Beers now available in Chicago: Fireman's, Kona, Jenlain, Pietra



From French farm country to downtown Chicago
  • Julia Thiel
  • From French farm country to downtown Chicago
Expanding almost as rapidly as local craft-beer production is the selection of craft beers made elsewhere that are now available here. Among the latest entries to the market: Fireman's Brew, an LA-based brewery founded by two firefighters, and Kona Brewing Company, from Hawaii's Big Island. French breweries Pietra and Jenlain aren't new to the market, but they're both celebrating winning medals at the World Beer Championships, and their publicist sent a couple samples my way.

The Fireman's Brew website has one of the cheesiest Flash intros I've seen in a while: an animated background featuring a blazing fire with the slogan "Extinguish your thirst" printed on it. Naturally, it comes complete with a crackling fire soundtrack. The names are pretty corny too—Blonde, Redhead, and Brunette. Still, the company does donate some of its proceeds to the National Fallen Firefighters Foundation (though they don't specify what percent).

And overall, the beer isn't too bad. Well, except the Redhead, an amber ale that was thin, tasting like wood and not much else. The Blonde, a "pilsner-style lager," wasn't much more complex, but the lemony, tart flavor makes it a drinkable summer beer. And I enjoyed the Brunette (a doppelbock, mercifully no longer named "Brewnette"), which was smooth with notes of chocolate, hazelnut, and burnt caramel. It's available at Binny's for about $8.50 per six-pack ("price varies by location").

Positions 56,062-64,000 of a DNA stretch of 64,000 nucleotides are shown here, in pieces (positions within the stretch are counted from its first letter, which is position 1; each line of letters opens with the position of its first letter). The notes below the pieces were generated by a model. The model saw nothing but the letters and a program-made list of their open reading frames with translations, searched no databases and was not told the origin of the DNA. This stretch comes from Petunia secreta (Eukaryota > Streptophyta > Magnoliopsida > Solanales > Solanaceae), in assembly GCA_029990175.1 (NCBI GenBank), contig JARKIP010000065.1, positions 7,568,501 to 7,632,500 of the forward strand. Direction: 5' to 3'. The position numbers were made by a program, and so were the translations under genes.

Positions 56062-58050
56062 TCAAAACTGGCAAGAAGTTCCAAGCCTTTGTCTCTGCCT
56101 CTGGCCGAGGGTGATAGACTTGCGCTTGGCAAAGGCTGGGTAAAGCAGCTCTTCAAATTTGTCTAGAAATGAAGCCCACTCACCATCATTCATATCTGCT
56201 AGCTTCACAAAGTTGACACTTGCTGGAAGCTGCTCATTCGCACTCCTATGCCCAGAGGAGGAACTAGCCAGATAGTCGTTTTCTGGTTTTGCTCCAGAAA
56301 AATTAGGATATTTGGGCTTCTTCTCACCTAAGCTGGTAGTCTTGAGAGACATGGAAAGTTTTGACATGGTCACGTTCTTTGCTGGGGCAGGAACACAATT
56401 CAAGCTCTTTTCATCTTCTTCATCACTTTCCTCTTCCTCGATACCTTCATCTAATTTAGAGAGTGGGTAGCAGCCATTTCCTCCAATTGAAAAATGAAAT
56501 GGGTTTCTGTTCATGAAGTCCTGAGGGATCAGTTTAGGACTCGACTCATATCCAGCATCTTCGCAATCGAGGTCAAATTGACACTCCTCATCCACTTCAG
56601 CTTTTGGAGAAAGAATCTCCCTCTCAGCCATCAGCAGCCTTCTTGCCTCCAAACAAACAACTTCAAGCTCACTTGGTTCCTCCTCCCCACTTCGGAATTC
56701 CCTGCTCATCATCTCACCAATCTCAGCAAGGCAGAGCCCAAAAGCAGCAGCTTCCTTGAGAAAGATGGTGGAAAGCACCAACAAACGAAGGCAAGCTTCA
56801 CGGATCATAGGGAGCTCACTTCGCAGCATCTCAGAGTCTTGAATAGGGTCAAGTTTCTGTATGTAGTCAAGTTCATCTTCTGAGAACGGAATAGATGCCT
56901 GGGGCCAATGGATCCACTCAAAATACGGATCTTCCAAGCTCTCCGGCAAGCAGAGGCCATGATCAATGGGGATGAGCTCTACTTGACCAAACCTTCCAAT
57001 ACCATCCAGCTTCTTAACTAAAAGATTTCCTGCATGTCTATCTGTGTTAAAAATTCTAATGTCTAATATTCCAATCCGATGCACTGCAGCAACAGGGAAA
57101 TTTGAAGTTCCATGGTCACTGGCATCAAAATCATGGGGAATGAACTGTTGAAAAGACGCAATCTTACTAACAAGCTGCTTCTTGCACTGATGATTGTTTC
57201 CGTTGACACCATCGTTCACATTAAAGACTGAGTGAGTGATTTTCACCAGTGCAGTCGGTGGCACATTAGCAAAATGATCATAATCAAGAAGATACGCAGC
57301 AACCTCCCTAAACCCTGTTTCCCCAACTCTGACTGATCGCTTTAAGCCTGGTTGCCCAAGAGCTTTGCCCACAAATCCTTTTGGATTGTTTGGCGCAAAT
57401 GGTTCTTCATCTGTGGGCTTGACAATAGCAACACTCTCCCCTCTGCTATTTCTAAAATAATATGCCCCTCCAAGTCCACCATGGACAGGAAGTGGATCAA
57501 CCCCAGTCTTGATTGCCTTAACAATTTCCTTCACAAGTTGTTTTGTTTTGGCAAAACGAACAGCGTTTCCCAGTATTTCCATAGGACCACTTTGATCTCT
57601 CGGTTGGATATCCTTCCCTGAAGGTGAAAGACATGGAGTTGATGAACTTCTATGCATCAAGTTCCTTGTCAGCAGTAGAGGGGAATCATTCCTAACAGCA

Kona Brewing Company has been around for nearly 20 years and is currently available in 30 states, but until now has been entirely absent from the Midwest. This month they'll launch "Liquid Aloha" (what the company calls its beer) in Illinois, Indiana, Minnesota, Missouri, and Ohio. Their flagship is Longboard Island Lager, and I can't give it any higher praise than saying it tastes like a good lager, not at all watery or skunky. The Big Wave Golden Ale is similarly straightforward, both slightly hoppy and slightly sweet with a touch of pineapple. Koko Brown Ale, the best of a good lot (I only tried those three, though there are several more beers in Kona's regular lineup), was intensely coconutty and roasty-tasting with chocolate overtones. They're all sold at Binny's for $7.99 a six-pack.

Brasserie Pietra, located on the island of Corsica, won a platinum medal at the World Beer Championships for Colomba, an unfiltered white beer infused with arbutus, myrtle, and juniper. It's as citrusy and yeasty as you'd expect from the style, a little spicy with notes of pear and coriander. I liked the beer—it's pleasant and easy to drink—but didn't think it was as outstanding as the WBC judges apparently did.

Jenlain Blonde, made in northern France, got a silver medal. The official description: "Complex aromas of spicy, yeasty orange cake, nut butter, and honeyed bread crust with a silky fruity medium-to-full body and a tangy, peach, clementine, and spice layered finish with earth hops keeping the fruit in check." I have no doubt that someone detected all that in the beer, but to me it tastes exactly like honey. It's almost more like a mead than a beer, gently carbonated and extremely sweet, with a very slightly bitter, oaky finish. It and the Colomba are both available from Whole Foods and Binny's, as well as at Lula Cafe. Retail, the former is $7.99 for a 750-ml bottle and the latter is $9.99 for three 11.2-ounce bottles.

Julia Thiel writes about booze every Wednesday.

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